Date of Award

Spring 5-25-2024

Document Type

Doctor of Nursing Practice Final Manuscript

Degree Name

Doctor of Nursing Practice



First Advisor

Michelle Kabakibi, DNP, FNP-C, AGNP-C

Second Advisor

Kathy James, DNSc, FNP

Third Advisor

Susan Klein, DNP, FNP



The purpose of this evidence-based project is to assess motivation for weight loss and resilience to make lasting changes with weight management. The Diet Readiness Test (DRT) Questionnaire is a behaviorally based assessment tool used to evaluate psychological status prior to or during a weight-loss management program based on patients’ attitudes toward diet and exercise. The goal of using this survey was to identify predictive factors of successful weight changes for practitioners to implement into their approach to tackling obesity.


One of the rising crises both in the United States and globally has been the topic of obesity. Obesity is an ever-growing universal health issue affecting millions of people each year, influenced heavily by mass media and marketing. In the U.S. alone, the prevalence of obesity is 39.7% among those aged 20-39, 43.3% among those aged 40-59, and 43.3% among those aged 60 and over (Marlatt et al., 2022). Side effects of obesity can lead to negative health effects such as hypertension, heart disease, stroke, and cancer, as well as psychological effects. The recognition of obesity as a progressive disease allows practitioners to research and review literature that identifies strategies to fight this disease. Research shows that willingness to make lasting changes is an important factor in fulfilling weight loss goals. Motivation and self-efficacy are grounded in the idea that people can influence and control their actions in order to reach a desired goal, which is the ideology behind this project.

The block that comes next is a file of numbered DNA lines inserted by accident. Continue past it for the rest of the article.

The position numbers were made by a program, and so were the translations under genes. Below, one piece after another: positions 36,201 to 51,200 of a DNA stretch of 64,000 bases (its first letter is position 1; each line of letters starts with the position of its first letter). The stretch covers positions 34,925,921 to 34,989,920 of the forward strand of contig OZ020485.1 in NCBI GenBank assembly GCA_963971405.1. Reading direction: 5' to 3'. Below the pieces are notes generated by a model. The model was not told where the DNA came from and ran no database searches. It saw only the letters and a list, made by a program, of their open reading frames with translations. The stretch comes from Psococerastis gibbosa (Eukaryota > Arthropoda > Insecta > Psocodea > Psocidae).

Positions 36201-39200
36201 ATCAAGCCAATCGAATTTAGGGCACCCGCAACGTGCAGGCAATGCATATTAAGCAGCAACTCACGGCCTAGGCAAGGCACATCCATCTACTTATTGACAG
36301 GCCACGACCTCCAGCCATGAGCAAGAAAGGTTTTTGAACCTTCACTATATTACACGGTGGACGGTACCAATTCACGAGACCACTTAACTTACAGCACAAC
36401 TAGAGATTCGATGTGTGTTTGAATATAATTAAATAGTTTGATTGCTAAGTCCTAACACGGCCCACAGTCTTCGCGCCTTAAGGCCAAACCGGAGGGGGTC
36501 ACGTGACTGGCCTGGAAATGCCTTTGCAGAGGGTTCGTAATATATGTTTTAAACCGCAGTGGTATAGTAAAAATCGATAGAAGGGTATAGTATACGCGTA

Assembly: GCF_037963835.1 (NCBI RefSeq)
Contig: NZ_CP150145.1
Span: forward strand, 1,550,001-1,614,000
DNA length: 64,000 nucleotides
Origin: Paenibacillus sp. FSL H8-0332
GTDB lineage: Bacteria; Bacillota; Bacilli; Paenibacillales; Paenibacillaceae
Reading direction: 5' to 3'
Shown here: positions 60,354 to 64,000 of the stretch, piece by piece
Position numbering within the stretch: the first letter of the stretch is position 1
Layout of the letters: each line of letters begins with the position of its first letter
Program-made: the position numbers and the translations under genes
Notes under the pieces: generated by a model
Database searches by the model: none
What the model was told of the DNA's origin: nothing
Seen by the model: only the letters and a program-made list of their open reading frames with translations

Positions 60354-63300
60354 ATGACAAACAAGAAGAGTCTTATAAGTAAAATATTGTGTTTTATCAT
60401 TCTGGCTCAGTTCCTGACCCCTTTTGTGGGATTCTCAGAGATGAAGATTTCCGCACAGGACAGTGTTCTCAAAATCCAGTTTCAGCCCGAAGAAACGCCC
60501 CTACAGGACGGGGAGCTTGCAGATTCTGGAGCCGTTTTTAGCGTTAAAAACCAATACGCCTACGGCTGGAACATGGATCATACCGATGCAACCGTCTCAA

A baseline DRT was administered to assess the psychological status and self-efficacy of individuals joining the weight-management program at the established weight-loss clinic. Patients who completed the DRT survey received standardized education and individualized goal-setting techniques as part of the clinic’s procedures. Due to time constraints of patient follow-up appointments, some individuals received their post-survey after eight weeks of the program, while others received it after a twelve-week period. Also, due to time constraints, post-surveys were completed either in person or over the phone due to patient availability. The survey was re-administered and scored to identify if confidence in their motivation improved, displaying effective counseling and education methods.

Evaluation of Outcomes/Results

During the duration of the project, eighteen surveys were conducted, each occurring during new patient visits or recurring patient visits within a two-month time frame from the beginning of the project. Two surveys were given to patients to take home but were not returned. Upon re-assessment, eight to twelve weeks post-initial patient visit and pre-survey completion, a total of 12 post-program surveys were completed, for a completion rate of 75%. The data obtained showed that the scores from the subsections (1) goals and attitudes, (3) control over eating and (6) exercise patterns and attitudes, improved by an average of 2 points on subsection 1 on a scale of 0 to 25, 3 points on subsection 3 on a scale of 0 to 15 and 1 point on subsection 6 on a scale of 0 to 20, post-intervention.


The project outcomes demonstrate the need to assess patients prior to any weight-management program. Many factors impact readiness to make lifestyle changes, and success in weight loss management stems from addressing these factors pre-intervention. Providers should be encouraged to meet patients at their baseline knowledge level and implement individualized care plans that address both physical and mental health.

Available for download on Friday, May 09, 2025